Wednesday, March 14, 2007

IQ and alcoholism: I'm interested in the moral character of smart people, so I took a look at the IQs of drunks, using GSS data. People were asked if they have a drinking problem. Here are their mean IQs.

Mean IQ

Has a drinking problem 98.3
Does not 103.1

Has a drinking problem 86.2
Does not 93.2

For whites and blacks, alcoholics are less intelligent. Ideas about why?


  1. One straightforward explanation could be that alcohol disrupts cognitive functioning, something that should be easy to verify. Just remove the alcohol and see if IQ rises. An other way would be to monitor IQ and problem drinking over time. Whichever comes first should clue us into which factor is more likely to be the cause, "IQ" or "problem drinking". To my knowledge, none of my friends from childhood have become alcoholics, so my first-hand experience sheds little light here. It is possible that there is a negative feedback loop (that is, people with low IQs may be more likely to make matters worse in the long term by drinking as a way of coping with their problems).

    A clear head with a sharp mind is a prime source of pure joy. Drinking kills that buzz. Now, caffeine on the other hand ... .

    On a broader note, one of the things that I have noticed is that traditional virtues (such as chastity, prudence, temperance, and so on) seem to be organically associated with high IQ (i.e., being a prudish, timid dweeb seems to grow spontaneously from being a nerd). The results certainly don't stem from social learning. The cultural forces push and entice in the opposite direction.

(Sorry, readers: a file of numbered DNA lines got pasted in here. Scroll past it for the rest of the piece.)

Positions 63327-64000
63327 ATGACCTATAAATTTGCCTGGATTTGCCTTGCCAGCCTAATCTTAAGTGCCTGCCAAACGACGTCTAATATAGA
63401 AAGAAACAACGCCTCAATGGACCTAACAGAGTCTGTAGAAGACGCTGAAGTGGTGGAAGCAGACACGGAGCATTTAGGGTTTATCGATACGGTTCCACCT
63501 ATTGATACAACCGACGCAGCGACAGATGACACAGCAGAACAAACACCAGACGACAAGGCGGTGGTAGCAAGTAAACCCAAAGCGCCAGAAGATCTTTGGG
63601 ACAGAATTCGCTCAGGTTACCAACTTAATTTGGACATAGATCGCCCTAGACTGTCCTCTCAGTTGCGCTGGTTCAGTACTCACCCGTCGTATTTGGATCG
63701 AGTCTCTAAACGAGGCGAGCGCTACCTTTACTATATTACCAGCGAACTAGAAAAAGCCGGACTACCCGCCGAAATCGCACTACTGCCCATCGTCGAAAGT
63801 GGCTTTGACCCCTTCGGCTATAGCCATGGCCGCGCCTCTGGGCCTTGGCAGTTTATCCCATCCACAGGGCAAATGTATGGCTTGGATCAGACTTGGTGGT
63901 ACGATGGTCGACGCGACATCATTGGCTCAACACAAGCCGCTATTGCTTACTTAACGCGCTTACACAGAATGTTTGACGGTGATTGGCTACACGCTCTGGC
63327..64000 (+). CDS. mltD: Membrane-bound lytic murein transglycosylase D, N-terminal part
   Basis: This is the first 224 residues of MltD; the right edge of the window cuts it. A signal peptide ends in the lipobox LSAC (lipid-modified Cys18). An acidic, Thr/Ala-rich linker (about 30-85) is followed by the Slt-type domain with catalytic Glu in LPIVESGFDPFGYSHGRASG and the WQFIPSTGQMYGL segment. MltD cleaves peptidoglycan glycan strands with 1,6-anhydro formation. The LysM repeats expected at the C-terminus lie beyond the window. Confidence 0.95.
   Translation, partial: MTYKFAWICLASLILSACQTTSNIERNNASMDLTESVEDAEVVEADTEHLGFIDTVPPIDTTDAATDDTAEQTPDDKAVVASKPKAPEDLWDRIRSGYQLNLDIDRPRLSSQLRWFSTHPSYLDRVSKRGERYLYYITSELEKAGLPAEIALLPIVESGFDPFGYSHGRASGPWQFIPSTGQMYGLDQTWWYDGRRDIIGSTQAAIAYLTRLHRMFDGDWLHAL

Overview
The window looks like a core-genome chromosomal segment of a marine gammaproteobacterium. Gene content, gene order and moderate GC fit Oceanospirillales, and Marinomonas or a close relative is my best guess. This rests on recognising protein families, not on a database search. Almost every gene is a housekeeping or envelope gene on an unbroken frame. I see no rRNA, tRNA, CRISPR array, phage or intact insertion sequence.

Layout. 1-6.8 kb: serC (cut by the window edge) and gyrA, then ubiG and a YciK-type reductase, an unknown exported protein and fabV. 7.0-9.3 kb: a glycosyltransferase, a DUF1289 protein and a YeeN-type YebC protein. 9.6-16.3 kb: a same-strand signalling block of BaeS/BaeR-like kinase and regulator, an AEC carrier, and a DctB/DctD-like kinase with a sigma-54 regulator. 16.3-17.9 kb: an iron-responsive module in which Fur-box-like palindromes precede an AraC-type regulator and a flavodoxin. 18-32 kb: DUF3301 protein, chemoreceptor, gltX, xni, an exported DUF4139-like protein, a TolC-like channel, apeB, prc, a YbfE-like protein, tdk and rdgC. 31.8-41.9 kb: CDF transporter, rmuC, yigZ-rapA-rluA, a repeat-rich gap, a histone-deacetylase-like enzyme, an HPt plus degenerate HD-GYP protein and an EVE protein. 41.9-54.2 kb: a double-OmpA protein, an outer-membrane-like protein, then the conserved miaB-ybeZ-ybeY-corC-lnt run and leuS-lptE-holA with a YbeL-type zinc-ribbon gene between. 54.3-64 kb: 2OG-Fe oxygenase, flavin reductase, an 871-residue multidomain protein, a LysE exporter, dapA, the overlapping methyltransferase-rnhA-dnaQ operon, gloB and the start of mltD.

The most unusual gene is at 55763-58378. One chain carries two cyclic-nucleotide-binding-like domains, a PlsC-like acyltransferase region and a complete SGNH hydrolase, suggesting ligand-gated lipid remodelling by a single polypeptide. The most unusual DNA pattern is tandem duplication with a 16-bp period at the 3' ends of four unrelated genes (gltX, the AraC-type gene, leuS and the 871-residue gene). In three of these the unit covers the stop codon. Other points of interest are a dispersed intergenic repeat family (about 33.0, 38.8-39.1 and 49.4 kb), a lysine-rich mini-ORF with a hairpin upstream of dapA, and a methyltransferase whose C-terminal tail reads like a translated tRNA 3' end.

2. Modern life is more frustrating day-to-day for lower-IQ people.

  3. Well, of course there are the general sentiments about higher IQ and better impulse control and rational, future-oriented decision-making (e.g., "I'm starting to drink too much, I'd better slow down or I may develop a problem," etc).

  4. First thing I noticed - the less intelligent Whites with a drinking problem are smarter than the Blacks who do not have a drinking problem.

    Clearly it does not take an above average IQ to stay away from the hard stuff. The correlation between IQ and drinking problem is relative to the group.

    More likely, there a social factor here.

    High status Blacks and Whites may conceal a drinking problem because of the social stigma attached to drinking problems (which would incur financial and status penalties).

    So we get a pattern on the GSS where high IQ members of racial groups appear to have fewer drinking problems for no reason other than they decided to conceal them to retain their privileges.

    Since statistically Whites have higher IQs than Blacks if drinking problems correlate absolutely with IQ we should find a greater proportion of Blacks with drinking problems.

    One could also examine whether any absolute correlation between IQ and drink trouble would hold true in ethnically homogenous Finland where environmental factors (long winter nights) do a lot to determine national sobreity.

  5. Here's a thought, and I quote "...were asked if they have a drinking problem", that is an tarnished sample right there. You can't possibly get and proper result that way. You should look at it quantitatively. The real way is to ask the number of drinks consumed per week verses IQ.


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